by Pam Auditore
Deadlands: Dead Man’s Hand vol. 1
I’ve never played Deadlands. I know nothing about it. I’m not into role playing or most video games. I once played Grand Theft Auto. But it doesn’t count, ‘cuz I never played for points, only for evil. Running your car over everyone in sight, while shooting randomly, hardly makes a game player.
Still, I know people who developed their fondness for comics by following their favorite game character to their local comics retailer, to be dismissive of comics based on games.
So I come at this review purely as a comic book fan. Moreover, as a pleasantly surprised horror-comic fan, without any practical knowledge of the game on which these stories are based.
1) “The Devil’s Six Gun” 2) “Massacre at Red Wing”
Writer: David Gallaher Writers:Jimmy Palmiotti & Justin Gray
Artist: Steve Ellis Artist: Lee Moder
Colorist: Steve Ellis Colorist: Michael Atiyeh
Letter: Troy Peteri Letterer: Troy Peteri
Editor: Ron Marz Editor: Ron Marz
3) “Death was Silent” 4) “Black Water”
Editor/Writer: Ron Marz Writer: Jeff Mariotte
Artist: Bart Sears Artist: Book Turner
Colorist:Michael Atiyeh Colorist: C.Edward Sellner
Letterer: Troy Peteri Letterer:Troy Peteri
Editor: Ron Marz Editor: Ron Marz
5) “What a Man’s Gotta Do” 6) “Vengance”
Writer: Matthew Cutter Writer: Shane Lacy Hensley
Artist: Ulises Roman Artist: Sean Lee
Colorist: Doug Spencer Inker: Mike Munshaw
Letterer: Jacob Bascle Colorist/Editor: C. Edward Sellner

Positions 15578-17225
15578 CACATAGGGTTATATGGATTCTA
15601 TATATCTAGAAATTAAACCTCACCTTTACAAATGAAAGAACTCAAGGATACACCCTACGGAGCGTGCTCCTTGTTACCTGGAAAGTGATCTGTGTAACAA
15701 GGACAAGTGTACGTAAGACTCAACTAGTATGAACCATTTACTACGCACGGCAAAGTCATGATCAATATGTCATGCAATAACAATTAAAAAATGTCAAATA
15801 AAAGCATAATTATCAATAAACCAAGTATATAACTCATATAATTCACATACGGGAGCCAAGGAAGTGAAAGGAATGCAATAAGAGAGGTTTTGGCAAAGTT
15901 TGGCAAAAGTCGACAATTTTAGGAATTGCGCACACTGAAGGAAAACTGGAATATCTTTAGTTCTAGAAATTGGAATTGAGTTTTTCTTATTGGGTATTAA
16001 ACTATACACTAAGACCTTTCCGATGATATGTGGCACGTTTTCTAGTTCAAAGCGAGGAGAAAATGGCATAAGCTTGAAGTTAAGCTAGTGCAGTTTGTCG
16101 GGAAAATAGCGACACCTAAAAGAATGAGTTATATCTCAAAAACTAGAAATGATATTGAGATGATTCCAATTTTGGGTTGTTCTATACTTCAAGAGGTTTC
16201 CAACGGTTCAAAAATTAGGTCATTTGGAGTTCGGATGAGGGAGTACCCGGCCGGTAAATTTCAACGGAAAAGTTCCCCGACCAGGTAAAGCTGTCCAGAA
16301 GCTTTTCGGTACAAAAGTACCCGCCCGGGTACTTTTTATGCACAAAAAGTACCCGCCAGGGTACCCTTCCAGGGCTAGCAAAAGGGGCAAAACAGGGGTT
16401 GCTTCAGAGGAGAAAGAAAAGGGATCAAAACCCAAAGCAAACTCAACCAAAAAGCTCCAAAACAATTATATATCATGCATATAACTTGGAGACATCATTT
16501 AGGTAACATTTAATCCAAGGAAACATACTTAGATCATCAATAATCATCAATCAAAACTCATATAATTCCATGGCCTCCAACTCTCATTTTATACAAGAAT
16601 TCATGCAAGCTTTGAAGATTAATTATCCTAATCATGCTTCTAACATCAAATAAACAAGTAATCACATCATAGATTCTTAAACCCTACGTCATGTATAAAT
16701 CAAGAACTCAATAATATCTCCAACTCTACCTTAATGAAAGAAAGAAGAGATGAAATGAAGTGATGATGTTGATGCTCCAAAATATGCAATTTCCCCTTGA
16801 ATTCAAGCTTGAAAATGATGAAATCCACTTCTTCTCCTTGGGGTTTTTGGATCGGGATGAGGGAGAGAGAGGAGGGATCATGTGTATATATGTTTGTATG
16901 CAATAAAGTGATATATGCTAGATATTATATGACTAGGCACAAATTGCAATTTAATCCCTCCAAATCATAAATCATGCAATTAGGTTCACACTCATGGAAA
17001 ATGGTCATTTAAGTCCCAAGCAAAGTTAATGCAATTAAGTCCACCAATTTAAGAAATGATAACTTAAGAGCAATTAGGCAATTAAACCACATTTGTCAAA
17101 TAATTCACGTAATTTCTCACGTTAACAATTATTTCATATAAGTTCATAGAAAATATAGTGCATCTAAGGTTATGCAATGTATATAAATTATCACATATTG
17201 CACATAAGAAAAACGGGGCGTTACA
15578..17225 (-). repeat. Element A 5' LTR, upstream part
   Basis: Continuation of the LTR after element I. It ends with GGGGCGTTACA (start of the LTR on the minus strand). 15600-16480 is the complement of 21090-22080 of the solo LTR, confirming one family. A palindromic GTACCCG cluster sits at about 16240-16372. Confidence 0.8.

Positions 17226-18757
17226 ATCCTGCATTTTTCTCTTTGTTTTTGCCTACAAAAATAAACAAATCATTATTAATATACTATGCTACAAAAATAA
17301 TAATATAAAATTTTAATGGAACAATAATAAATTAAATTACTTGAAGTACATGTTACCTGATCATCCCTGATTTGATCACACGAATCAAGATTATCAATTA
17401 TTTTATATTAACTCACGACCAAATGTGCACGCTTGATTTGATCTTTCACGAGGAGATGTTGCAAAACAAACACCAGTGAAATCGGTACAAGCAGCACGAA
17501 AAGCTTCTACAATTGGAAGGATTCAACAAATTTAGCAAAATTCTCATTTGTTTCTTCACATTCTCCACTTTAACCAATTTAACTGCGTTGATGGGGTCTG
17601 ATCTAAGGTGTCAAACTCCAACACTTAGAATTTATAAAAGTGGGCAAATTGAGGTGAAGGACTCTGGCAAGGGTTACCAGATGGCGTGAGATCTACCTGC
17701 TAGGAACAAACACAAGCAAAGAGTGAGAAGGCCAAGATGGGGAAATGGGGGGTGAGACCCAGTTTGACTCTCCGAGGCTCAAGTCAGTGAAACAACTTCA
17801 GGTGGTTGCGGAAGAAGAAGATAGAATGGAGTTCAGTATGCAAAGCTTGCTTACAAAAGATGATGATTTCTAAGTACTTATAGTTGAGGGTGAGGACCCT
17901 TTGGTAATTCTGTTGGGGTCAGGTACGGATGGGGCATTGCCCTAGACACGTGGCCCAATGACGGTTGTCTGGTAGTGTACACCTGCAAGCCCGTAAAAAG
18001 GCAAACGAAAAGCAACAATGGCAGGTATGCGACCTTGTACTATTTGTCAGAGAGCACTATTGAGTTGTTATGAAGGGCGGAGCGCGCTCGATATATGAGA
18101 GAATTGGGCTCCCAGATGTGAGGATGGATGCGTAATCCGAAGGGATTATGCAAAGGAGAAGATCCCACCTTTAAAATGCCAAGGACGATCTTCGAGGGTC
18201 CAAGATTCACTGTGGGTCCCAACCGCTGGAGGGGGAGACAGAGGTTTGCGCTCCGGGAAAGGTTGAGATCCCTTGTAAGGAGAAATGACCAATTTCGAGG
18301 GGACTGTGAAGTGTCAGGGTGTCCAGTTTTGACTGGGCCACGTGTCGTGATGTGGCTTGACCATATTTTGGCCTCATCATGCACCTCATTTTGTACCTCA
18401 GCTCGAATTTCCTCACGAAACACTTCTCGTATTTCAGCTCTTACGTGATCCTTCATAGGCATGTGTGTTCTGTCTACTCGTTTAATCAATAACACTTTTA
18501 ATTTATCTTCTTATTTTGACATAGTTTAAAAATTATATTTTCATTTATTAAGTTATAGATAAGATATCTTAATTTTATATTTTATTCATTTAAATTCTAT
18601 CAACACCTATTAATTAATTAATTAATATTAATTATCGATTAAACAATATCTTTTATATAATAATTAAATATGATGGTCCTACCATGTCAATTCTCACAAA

Editor: C. Edward Sellner Letterer: Jacob Bascle
Deadlands: Deadman’s Hand Vol. 1 is a collection of short stories based on Pinnacle Entertainment’s flagship Role-playing board game: Deadlands. For whose characters, IDW rounded up some of the best talents in the Horror and Western genres to flesh out. The game is what Pinnacle calls a “Weirdest” Western, written by Shane Lacy Hensley, merging fictional Western settings with familiar character types and situations, would be cliché, if not mittigated by the elements of Steam Punk, Magic, and Science Fiction, and mostly served up within the context of the horror genre.
There is plenty of action, gun play and violence. Delivering enough emotional hooks, and dread, to be horror, without a needless gore-fest. (I have no problem with gore, but not for it’s own sake.) In a few stories, I couldn’t help but notice the mechanics of the game poking through and interrupting the narrative. Aliens, inexplicably, appear for our hero to fight, taking her out of her personal quest; characters enter a maze for no compelling reason; and sudden scene jumps feels like characters are being hurried along to the next play window.
Still, there are stories which move so smoothly, as to feel original, achieved through exceptional storytelling and art. Ron Marz’s and Bart Sears’s “Death was Silent” and David Gallaher’s and Steve Ellis’s Faustian character study in: “The Devil’s Six Gun.”
My fav being “Death was Silent.” Delivering unexpected plot twists and making me want to read Marz’s script just so I could see were he ends and Bart Sears begins. Sears’s panels are worthy of study for young comic artists to see how layout creates pacing, mood, and builds tension. His choice of panels are as impressive as the art work within.
Meanwhile, the always dependable Jimmy Palmiotti and Justin Gray deliver the most butt kicking tale of the collection for the character Clementine. Who is a really, really, really white half Native American lady searching for her birth mother, along with her German Shepherd. She nobly rescues a Western town fighting creatures who look like they invaded from Play-Doh Land.
I’m sure fans of the Deadlands Game can will enjoy seeing some of their characters and narratives fleshed out. As, I’m sure, there is much I’m not getting, since, I’m a non-player.
But standing on it’s own as western/horror comic collection. Deadlands: Dead Man’s Hand vol. 1, ain’t half bad–partners.
Available now in stores and on Amazon.